- Tim Dettmers recommends buying as much RAM as VRAM (GPU memory) you have. However, I think that more RAM is never enough and I am definitely interested in buying additional GPUs in the future.
- This motherboard has 3 PCIe (x16) lanes meaning that I will be able to add 2 more GPUs in the future.
- The main hero of this build! RTX 2080 with Blower Design that will allow combining several GPUs without making them throttle! However, I am still not sure whether I should buy RTX 2080 or go for RTX 2070 as the latter one has better performance per dollar ratio.
- Even when you have SSD having a 1 TB HDD is a good thing for downloading and storing datasets.
- I was choosing between this CPU and i3-9100F and went with a former one because i5 is not that more expensive and having 2 more cores is always a good thing.
- 700 Watt Power Supply Unit and I do hope that it will be powerful enough for the future!
Again, this is just a first version of my DL PC and some of this stuff can be changed in future. Meanwhile, I am waiting for NVIDIA to announce their new RTX Super GPUs. According to rumors, they won’t be drastically different from current RTX line-up, but this release will definitely drive the prices for current RTX iteration down.
I will publish a detailed post with final configuration and all my recommendations when I get all the components, presumably at the end of June. With this Rig, I am going to retrain all the models that are used in PMR in order to play with different hyperparameters and squeeze everything out of them!
Small Advice to Myself
What is particularly great about GSoC is that it requires one to build up self-discipline. This is your project, and you are the employee and the employer at the same time. Thus, you need not only think about implementation stuff but also have a clear view of your project, meet deadlines and most importantly – actually deliver the stuff you promised to your community and yourself.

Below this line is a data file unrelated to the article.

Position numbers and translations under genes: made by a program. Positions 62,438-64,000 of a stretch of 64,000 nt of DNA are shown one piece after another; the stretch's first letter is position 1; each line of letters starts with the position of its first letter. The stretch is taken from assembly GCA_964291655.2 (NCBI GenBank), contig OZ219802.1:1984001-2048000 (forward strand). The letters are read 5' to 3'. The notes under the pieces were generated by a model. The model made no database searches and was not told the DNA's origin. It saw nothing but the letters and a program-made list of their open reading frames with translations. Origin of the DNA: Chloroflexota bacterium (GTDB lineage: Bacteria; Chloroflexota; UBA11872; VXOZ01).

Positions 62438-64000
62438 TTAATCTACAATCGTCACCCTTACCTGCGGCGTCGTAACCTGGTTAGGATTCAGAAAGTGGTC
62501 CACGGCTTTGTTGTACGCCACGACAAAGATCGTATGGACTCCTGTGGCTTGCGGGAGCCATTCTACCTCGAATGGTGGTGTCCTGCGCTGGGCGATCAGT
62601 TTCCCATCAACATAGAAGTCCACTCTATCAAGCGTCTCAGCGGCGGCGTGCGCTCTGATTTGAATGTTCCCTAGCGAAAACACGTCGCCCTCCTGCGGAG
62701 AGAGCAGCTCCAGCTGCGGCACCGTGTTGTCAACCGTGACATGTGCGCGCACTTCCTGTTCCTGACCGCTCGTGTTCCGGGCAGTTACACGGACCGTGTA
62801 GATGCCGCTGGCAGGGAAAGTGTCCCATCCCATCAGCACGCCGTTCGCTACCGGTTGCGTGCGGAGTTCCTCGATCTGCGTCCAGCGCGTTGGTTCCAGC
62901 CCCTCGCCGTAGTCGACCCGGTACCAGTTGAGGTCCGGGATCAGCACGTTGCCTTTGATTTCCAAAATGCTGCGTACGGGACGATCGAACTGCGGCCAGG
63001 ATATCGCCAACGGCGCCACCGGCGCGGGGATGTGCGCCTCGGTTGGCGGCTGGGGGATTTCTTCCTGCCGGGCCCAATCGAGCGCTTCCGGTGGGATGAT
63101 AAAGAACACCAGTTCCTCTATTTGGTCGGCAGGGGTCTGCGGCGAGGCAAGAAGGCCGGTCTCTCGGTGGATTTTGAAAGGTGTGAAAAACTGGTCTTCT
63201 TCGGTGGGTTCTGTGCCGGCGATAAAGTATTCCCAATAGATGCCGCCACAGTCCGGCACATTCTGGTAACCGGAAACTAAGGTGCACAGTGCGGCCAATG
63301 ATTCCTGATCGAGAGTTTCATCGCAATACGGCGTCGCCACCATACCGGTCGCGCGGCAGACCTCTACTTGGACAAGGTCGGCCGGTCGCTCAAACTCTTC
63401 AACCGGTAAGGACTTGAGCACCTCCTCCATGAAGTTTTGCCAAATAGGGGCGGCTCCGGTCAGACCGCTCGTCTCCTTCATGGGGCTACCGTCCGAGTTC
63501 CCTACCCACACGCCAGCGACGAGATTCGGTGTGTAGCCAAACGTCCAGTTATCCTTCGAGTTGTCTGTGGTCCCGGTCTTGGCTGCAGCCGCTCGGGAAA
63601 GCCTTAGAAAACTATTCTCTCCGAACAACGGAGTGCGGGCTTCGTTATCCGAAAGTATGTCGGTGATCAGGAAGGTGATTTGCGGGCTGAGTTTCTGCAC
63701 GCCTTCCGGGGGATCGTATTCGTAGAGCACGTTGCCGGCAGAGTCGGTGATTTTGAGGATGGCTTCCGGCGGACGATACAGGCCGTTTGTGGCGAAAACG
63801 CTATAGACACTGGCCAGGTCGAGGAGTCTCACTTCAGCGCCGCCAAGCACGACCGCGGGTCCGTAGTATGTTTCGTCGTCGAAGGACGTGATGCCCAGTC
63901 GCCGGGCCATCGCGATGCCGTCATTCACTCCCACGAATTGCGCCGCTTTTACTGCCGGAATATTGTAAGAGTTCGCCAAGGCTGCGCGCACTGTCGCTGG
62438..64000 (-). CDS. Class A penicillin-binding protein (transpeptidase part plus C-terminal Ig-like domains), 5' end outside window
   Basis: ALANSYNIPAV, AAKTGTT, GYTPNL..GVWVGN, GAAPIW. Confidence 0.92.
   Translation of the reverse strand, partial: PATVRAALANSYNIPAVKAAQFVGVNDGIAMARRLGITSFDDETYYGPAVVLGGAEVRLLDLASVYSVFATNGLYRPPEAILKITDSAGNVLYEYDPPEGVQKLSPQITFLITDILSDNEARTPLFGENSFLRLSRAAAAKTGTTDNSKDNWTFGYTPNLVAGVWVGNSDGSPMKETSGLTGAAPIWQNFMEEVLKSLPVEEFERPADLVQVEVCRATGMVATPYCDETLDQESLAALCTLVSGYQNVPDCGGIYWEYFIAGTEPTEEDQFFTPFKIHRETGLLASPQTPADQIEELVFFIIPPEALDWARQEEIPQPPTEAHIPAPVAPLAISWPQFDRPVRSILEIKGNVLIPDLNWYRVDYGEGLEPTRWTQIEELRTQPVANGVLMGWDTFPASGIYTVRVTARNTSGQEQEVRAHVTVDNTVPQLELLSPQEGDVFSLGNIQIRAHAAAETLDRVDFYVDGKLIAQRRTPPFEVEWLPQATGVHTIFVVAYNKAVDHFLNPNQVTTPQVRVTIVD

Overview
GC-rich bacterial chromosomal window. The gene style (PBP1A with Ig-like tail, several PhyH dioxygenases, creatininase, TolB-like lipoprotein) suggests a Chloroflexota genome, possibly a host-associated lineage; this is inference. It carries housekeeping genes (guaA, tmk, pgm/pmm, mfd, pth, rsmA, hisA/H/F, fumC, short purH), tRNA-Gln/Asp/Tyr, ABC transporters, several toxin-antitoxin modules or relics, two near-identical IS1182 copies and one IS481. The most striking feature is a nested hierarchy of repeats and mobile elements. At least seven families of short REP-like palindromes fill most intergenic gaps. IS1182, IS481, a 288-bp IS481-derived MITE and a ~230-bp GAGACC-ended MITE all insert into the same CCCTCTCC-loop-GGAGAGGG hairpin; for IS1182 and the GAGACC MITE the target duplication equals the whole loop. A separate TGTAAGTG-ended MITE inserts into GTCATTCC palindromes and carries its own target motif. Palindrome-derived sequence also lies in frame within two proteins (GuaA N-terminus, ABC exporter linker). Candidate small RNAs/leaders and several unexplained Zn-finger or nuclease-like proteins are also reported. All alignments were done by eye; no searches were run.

You could say that there are two evaluations and you have to report your progress to mentor, but clearly, you need to have a lot of motivation and more importantly self-discipline to wake up every morning and continue to work on your project, no matter how hard it is. Thus, I would like to share a few advises that stem from my GSoC’s everyday routine
Start your Day with Small Things
I have noticed that if I start my day with a running session I stay more focused during the whole day. Moreover, starting your day by fixing a small bug or adding a few features can greatly boost your self-esteem and help achieve bigger things throughout the day. A fruitful day starts with a few commits.
This is something terribly obvious, yet I find myself constantly forgetting this simple principle. For example, I currently work on adding benchmarks to PMR (to test Face Detection and Face Recognition algorithms against hand-labeled videos) as well as time-benchmarking of particular parts of code (inference, data loading).
At first, I was trying to come up with a good benchmarking structure that would cover already fast-growing codebase of PMR right from the start. Of course, I failed as both Face Detection, Face Recognition and time benchmarking require different functionality and API design. Instead, I just simply started with adding benchmarking to Face Detection and I have already got it working pretty good!
I hope that you enjoyed this rather informal monologue about all the GSoC-related stuff. Feel free to ask me anything in comments or via E-Mail. Stay tuned, more is coming!
This post is also available in my Medium blog